After a downturn in cadet numbers during the late 1950s, renewed efforts were made to interest young people in the CAP. In 1962, the minimum age for cadets was reduced to 13 and many new courses were made available to cadets at a national level, including the Cadet Leadership School as well as courses in missiles and aircraft management.
In addition to the restructuring, standardization, and expansion of the Cadet Program, the 1960s brought new opportunities for cadets to fly. The first cadet Flying Encampment was held in 1965, and proved immediately successful. The following year, Flying Encampment also became one of the first cadet special activities open to both male and female cadets. Soon, programs were in place that both prepared new pilots to solo and helped advanced students to complete their pilot licenses.
Although the early 1960s were a period of growth for the Cadet Program, it remained difficult to retain members—particularly after they turned 21. The Falcon Award, eventually renamed in honor of astronaut and former CAP cadet Frank Borman, was instituted to encourage high-performing cadets to continue their service. Initially, only Spaatz cadets who turned senior member, attended the Air Force Academy, or participated in Air Force ROTC at the college level could become eligible to receive the award. Eventually, enrollment in other service academies or undergraduate ROTC programs would also allow a former cadet to quality.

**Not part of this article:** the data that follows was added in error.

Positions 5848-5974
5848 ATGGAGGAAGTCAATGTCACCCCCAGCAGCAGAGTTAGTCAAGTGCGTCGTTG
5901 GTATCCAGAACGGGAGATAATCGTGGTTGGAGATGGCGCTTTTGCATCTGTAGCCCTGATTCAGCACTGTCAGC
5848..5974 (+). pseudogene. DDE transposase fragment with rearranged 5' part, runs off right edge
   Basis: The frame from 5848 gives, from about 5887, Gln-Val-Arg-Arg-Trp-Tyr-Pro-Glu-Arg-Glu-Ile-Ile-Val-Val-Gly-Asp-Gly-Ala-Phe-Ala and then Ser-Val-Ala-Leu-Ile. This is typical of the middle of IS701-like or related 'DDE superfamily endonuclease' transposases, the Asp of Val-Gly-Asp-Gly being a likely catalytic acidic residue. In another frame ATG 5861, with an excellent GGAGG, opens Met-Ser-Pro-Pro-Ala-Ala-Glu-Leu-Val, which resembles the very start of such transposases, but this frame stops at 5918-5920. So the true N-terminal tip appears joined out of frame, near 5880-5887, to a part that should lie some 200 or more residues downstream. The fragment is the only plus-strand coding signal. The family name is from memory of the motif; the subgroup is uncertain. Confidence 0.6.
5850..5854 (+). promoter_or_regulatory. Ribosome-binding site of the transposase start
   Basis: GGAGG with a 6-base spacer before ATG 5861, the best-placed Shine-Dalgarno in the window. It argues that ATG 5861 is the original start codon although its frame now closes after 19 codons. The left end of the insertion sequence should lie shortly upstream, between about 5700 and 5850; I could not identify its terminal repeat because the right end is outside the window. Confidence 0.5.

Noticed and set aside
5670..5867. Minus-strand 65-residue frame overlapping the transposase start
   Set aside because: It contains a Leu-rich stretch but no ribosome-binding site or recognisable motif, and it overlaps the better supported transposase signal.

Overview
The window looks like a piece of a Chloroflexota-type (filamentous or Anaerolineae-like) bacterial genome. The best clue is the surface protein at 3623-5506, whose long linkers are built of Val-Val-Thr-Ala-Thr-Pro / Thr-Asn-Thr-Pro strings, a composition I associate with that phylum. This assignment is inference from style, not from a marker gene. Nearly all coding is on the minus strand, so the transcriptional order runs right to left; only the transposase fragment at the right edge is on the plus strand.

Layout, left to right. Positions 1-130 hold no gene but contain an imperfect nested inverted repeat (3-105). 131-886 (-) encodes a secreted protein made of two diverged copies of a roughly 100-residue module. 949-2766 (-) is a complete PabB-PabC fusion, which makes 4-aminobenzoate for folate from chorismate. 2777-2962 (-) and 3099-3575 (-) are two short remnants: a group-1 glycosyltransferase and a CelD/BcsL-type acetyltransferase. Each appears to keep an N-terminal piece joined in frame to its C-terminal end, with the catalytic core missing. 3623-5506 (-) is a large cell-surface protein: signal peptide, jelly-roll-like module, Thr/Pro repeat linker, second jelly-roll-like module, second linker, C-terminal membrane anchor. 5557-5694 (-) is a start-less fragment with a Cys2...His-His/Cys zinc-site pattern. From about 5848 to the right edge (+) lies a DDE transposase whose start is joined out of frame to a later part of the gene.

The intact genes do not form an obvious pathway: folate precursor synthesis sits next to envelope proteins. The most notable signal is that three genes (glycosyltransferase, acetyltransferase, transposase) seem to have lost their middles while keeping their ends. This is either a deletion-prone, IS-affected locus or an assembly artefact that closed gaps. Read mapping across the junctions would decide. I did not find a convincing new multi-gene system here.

With the redesigned Cadet Program of the 1960s came new ribbons sporting colorful and distinctive graphics. They could be worn with or without a plastic coating. Some cadets, disliking the “Everclean” ribbons, were known to scrape the plastic off.